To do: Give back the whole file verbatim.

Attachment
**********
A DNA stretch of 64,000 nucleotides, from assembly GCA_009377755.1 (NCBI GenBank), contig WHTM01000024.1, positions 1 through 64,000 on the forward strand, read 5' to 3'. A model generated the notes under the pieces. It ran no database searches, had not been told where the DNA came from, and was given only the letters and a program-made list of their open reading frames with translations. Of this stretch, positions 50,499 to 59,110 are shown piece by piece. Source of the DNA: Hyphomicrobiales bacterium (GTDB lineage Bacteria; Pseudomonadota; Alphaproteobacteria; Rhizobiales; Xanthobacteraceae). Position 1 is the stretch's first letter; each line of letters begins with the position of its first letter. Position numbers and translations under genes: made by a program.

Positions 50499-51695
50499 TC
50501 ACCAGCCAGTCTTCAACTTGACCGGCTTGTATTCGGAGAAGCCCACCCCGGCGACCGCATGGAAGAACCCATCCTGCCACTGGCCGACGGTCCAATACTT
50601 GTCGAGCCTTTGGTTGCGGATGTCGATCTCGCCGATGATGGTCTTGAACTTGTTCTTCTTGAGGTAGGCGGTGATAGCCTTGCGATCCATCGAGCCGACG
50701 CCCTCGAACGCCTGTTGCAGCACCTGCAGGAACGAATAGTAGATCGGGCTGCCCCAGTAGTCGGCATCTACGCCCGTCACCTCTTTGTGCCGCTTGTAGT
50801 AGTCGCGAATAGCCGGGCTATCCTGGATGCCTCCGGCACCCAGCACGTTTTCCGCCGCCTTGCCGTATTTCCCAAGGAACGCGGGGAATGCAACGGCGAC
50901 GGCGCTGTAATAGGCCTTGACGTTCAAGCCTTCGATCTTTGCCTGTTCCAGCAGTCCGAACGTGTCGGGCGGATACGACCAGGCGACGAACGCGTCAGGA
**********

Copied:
A DNA stretch of 64,000 nucleotides, from assembly GCA_009377755.1 (NCBI GenBank), contig WHTM01000024.1, positions 1 through 64,000 on the forward strand, read 5' to 3'. A model generated the notes under the pieces. It ran no database searches, had not been told where the DNA came from, and was given only the letters and a program-made list of their open reading frames with translations. Of this stretch, positions 50,499 to 59,110 are shown piece by piece. Source of the DNA: Hyphomicrobiales bacterium (GTDB lineage Bacteria; Pseudomonadota; Alphaproteobacteria; Rhizobiales; Xanthobacteraceae). Position 1 is the stretch's first letter; each line of letters begins with the position of its first letter. Position numbers and translations under genes: made by a program.

Positions 50499-51695
50499 TC
50501 ACCAGCCAGTCTTCAACTTGACCGGCTTGTATTCGGAGAAGCCCACCCCGGCGACCGCATGGAAGAACCCATCCTGCCACTGGCCGACGGTCCAATACTT
50601 GTCGAGCCTTTGGTTGCGGATGTCGATCTCGCCGATGATGGTCTTGAACTTGTTCTTCTTGAGGTAGGCGGTGATAGCCTTGCGATCCATCGAGCCGACG
50701 CCCTCGAACGCCTGTTGCAGCACCTGCAGGAACGAATAGTAGATCGGGCTGCCCCAGTAGTCGGCATCTACGCCCGTCACCTCTTTGTGCCGCTTGTAGT
50801 AGTCGCGAATAGCCGGGCTATCCTGGATGCCTCCGGCACCCAGCACGTTTTCCGCCGCCTTGCCGTATTTCCCAAGGAACGCGGGGAATGCAACGGCGAC
50901 GGCGCTGTAATAGGCCTTGACGTTCAAGCCTTCGATCTTTGCCTGTTCCAGCAGTCCGAACGTGTCGGGCGGATACGACCAGGCGACGAACGCGTCAGGA